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Lipid and fatty acid composition of parasitic caligid copepods belonging to the genus Lepeophtheirus.
Comp Biochem Physiol B Biochem Mol Biol. 2010 Jun; 156(2):107-14.CB

Abstract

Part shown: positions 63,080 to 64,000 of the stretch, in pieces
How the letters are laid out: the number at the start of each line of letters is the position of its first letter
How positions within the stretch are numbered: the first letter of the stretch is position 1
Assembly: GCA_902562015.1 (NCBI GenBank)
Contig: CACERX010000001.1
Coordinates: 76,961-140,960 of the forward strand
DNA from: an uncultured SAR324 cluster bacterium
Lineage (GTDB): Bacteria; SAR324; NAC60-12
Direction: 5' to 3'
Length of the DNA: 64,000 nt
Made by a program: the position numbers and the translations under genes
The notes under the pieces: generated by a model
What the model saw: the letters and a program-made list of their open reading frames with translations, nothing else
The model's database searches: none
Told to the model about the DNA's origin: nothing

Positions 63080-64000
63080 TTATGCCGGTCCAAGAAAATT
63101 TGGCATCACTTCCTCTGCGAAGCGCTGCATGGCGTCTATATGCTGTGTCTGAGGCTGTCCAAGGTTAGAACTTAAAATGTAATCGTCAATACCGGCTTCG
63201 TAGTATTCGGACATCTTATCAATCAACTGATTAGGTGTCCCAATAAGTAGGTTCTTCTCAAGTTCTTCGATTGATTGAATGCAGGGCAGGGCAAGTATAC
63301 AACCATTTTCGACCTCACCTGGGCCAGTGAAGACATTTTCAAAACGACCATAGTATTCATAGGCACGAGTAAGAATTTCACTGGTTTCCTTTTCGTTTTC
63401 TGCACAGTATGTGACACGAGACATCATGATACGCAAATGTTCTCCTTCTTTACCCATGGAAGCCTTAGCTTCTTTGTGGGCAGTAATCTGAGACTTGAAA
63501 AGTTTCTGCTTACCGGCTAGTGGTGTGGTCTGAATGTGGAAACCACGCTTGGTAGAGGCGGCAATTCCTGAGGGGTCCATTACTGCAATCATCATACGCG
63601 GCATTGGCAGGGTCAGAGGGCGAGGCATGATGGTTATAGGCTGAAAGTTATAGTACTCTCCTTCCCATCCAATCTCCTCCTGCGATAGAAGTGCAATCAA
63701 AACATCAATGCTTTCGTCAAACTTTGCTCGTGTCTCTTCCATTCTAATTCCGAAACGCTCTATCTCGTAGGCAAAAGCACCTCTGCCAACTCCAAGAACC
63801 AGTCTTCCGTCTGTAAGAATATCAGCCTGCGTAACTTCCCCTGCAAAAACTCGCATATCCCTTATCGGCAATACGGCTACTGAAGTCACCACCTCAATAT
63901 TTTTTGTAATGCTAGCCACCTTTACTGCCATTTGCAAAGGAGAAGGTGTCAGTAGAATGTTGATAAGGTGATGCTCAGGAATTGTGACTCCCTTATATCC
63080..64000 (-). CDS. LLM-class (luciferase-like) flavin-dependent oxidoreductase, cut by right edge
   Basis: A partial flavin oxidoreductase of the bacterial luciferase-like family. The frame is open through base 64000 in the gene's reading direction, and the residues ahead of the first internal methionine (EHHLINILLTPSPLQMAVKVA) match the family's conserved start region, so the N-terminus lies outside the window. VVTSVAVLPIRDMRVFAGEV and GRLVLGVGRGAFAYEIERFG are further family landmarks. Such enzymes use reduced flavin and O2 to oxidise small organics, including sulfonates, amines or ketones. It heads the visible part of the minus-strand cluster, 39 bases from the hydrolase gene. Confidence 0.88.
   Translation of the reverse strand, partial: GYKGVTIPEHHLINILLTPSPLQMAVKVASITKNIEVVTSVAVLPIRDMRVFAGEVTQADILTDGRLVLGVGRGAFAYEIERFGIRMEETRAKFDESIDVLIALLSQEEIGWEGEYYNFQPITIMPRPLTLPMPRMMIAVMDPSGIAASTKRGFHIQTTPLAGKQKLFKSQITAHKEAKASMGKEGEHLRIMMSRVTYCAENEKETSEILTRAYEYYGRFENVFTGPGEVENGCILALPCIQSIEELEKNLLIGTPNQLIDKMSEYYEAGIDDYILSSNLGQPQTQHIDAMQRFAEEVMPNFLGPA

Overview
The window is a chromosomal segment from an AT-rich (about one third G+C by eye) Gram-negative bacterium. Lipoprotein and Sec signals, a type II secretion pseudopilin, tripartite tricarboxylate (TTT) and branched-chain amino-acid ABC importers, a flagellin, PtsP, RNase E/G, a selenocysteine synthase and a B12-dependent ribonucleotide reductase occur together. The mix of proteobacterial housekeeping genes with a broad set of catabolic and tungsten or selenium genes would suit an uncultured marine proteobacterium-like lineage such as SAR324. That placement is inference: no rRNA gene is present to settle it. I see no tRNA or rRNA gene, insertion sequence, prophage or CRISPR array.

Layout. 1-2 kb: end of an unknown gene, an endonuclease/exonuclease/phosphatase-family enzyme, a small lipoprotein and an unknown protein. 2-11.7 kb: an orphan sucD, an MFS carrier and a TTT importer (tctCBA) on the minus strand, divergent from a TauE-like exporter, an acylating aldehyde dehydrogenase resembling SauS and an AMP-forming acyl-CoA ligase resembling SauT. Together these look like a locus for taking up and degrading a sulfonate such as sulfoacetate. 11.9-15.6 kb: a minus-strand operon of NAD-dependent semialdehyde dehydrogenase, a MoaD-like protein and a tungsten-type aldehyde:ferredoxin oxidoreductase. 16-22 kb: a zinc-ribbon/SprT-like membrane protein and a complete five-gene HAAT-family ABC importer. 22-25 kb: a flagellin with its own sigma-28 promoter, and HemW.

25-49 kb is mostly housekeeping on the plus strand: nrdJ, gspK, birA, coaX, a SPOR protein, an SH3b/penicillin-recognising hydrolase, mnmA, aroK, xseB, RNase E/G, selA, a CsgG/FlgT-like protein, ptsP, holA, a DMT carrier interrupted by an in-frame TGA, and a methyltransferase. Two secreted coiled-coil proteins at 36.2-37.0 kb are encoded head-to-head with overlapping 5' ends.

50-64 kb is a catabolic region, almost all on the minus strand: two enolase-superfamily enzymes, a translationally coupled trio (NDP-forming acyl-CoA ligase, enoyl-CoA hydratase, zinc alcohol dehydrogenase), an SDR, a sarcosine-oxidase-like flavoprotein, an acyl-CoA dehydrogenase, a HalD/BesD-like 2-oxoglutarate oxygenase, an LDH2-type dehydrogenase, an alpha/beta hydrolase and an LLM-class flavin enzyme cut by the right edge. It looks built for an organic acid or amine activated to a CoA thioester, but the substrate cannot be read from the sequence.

Sea lice are copepod ectoparasites that constitute a major barrier to the sustainability and economic viability of marine finfish aquaculture operations worldwide. In particular, the salmon louse, Lepeophtheirus salmonis, poses a considerable problem for salmoniculture in the northern hemisphere. The free-swimming nauplii and infective copepodids of L. salmonis are lecithotrophic, subsisting principally on maternally-derived lipid reserves. However, the lipids and fatty acids of sea lice have been sparsely studied and therefore the present project aimed to investigate the lipid and fatty acid composition of sea lice of the genus Lepeophtheirus obtained from a variety of fish hosts. Total lipid was extracted from eggs and adult female L. salmonis obtained from both wild and farmed Atlantic salmon (Salmo salar L.) sampled at two time points, in the mid 1990s and in 2009. In addition, L. salmonis from wild sea trout (Salmo trutta L.) and L. hippoglossi from wild Atlantic halibut (Hippoglossus hippoglossus L.) were sampled and analyzed. The lipids of both females and egg strings of Lepeophtheirus were characterized by triacylglycerol (TAG) as the major neutral (storage) lipid with phosphatidylcholine and phosphatidylethanolamine as the major polar (membrane) lipids. The major fatty acids were 22:6n-3 (DHA), 18:1n-9 and 16:0, with lesser amounts of 20:5n-3, 22:5n-3 and 18:0. L. salmonis sourced from farmed salmon was characterized by higher levels of 18:2n-6 and 18:3n-3 than lice from wild salmon. Egg strings had higher levels of TAG and lower DHA compared to females, whereas L. hippoglossi had lower levels of TAG and higher DHA than L. salmonis. The results demonstrate that the fatty acid compositions of lice obtained from wild and farmed salmon differ and that changes to the lipid and fatty acid composition of feeds for farmed salmon influence the louse compositions.